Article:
Rubio in home state vowing to solve national debt crisis
Jan. 11, 2016
SARASOTA, Fla. (AP) — Republican presidential candidate Marco Rubio said Monday he will solve the nation's debt crisis by reforming Medicare and Social Security, forcing Congress to balance the federal budget and promoting economic growth.
Speaking at a town hall in his home state, the Florida senator said Democrats and Republicans alike are to blame for a national debt that is expected to hit $20 trillion next year, calling it the "most predictable crisis in American history."
"Every time the alarm starts blaring, signaling we're reaching the debt ceiling, Washington hits the snooze button and goes back to sleep," Rubio said in prepared remarks before the meeting. "I will stop this irresponsible spending and solve our nation's debt crisis.'
Rubio said he would put Social Security and Medicare on "fiscally sustainable paths," without laying out specifics. But he has said he would gradually raise the retirement age, though not for those in or near retirement. On Medicare, he has proposed giving seniors the option of keeping it or enrolling with a private insurance company.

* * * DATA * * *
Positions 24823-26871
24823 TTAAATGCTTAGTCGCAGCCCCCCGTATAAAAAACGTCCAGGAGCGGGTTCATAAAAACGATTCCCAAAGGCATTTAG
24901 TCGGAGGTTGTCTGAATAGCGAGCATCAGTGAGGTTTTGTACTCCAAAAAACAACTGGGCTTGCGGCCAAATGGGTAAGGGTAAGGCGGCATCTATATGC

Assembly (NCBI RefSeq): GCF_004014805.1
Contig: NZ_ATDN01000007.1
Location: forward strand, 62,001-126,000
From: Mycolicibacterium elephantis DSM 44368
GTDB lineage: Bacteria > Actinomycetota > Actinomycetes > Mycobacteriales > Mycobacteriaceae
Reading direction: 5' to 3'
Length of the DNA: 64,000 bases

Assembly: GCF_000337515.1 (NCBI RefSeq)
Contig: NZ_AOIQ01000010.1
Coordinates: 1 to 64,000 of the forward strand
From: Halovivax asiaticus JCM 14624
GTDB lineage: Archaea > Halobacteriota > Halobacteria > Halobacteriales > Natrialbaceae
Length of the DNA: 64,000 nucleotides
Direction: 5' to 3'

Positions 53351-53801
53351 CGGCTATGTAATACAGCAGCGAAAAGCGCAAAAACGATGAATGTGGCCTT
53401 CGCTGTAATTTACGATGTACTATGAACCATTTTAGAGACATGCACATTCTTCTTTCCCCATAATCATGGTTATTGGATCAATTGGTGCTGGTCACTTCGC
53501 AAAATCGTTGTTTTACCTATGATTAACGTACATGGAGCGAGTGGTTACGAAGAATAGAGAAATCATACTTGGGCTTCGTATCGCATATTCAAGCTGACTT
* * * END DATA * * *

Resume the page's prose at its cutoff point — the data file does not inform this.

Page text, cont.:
He also said he would back a convention of the states to amend the U.S. Constitution, to pass amendments dealing with a balanced budget and term limits for members of Congress.
Conservative groups have been pushing for such an event, which has never happened since the original convention in 1787. Rubio said he supported a convention limited to those two topics.
He said he would grow the U.S. economy by lowering taxes for individuals and businesses, eliminating burdensome regulations and repeal and replace the Affordable Care Act before it "repeals and replaces any more American jobs."
He also said he opposes a "value-added tax," which is akin to a sales tax and would replace the current payroll and corporate income tax. He didn't mention them by name, but Ted Cruz and Rand Paul have advocated a value-added tax.
Many tax experts like the value-added tax since it is simpler and less likely to include loopholes for special interest groups. He did not mention them by name, but Ted Cruz and Rand Paul have advocated a value-added tax.